Friday, May 01, 2009

Signs of the End of the Crisis? House prices vs. toxic assets

At a lecture that I was asked to give last week, someone asked (again!) how long I expect the crisis to continue.

The answer depends on the criteria one uses.

If one takes the restoration of speculation as the sign that the crisis is over (after all it was speculation which lifted oil to $140 and commodity prices to a high with them - and that is what caused poor people to be unable to meet their mortgage payments, a phenomenon now known as the "sub-prime crisis") then I hope that the economy never recovers. At least, I hope that that particular feature of the economy never comes back. Who wants speculation to push oil and commodity prices to those levels again?

If you take equity prices as your criterion of recovery, then by the sorts of stock price movements we are seeing you could say that the crisis is at least nearing the end of the fall (a fool's position).

But if you use house prices as your simple criterion of when the economy will recover (after all the sub-prime crisis consisted of the consequences of the fall in house prices), then it is worth noting that by February this year, average home prices were at similar levels to what they were in the third quarter of 2003. How far will house prices fall? Well, the house price cycle in the USA is roughly 12 "normal" times, and we are not in normal times!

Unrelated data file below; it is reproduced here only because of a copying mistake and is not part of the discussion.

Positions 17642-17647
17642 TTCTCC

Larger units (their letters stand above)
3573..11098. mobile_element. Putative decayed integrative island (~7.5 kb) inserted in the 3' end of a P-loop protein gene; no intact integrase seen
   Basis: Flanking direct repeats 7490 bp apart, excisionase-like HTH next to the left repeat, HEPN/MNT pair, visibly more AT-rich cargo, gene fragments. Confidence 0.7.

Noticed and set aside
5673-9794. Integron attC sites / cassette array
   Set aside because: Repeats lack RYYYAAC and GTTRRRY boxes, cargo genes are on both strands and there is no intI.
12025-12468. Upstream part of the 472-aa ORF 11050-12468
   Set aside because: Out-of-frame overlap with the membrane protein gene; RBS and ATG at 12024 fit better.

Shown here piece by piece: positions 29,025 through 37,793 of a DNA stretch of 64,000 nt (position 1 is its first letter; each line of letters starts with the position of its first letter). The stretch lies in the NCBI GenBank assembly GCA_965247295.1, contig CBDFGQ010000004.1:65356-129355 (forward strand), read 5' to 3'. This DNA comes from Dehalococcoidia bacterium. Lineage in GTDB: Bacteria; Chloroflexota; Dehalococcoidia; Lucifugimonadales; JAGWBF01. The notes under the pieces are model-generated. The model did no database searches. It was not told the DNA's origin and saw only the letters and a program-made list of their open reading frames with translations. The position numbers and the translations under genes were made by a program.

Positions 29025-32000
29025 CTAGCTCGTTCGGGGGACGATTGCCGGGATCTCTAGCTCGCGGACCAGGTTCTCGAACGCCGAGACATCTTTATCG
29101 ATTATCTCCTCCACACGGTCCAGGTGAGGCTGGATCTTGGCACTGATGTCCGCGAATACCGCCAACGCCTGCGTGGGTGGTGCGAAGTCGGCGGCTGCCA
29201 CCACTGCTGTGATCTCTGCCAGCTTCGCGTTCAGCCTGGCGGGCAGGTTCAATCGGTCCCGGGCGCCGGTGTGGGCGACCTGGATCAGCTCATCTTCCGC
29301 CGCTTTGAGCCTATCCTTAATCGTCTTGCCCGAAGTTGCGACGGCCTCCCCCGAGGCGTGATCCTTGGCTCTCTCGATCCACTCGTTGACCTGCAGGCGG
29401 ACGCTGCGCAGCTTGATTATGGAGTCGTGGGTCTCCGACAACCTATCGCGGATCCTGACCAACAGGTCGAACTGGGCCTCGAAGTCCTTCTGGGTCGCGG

Let me not depress you further: the crisis can be easily resolved if society and politicians have the guts to take the right actions (such as those outlined in my Open Letter to President Obama). Fortunately, many people ARE now beginning to at least contemplate taking those sorts of actions (as my Blogs have been documenting).

However, as long as those sorts of actions are not actually taken, Chancellor Merkel and President Obama will continue to be false prophets. A broad-based recovery can be expected, not within 18-24 months from now anyway, as most pundits opine, but in something like half a year of the right sorts of actions being taken.

The most important of such actions relate to toxic assets. So if you want to know how long the crisis will last, ignore all the noise about everything else (including so-called “stimulus packages”) that is coming from politicians, economists or businesspeople. Instead, focus on whatever is being discussed (and done!) in terms of the clearing up of toxic assets. Sphere: Related Content

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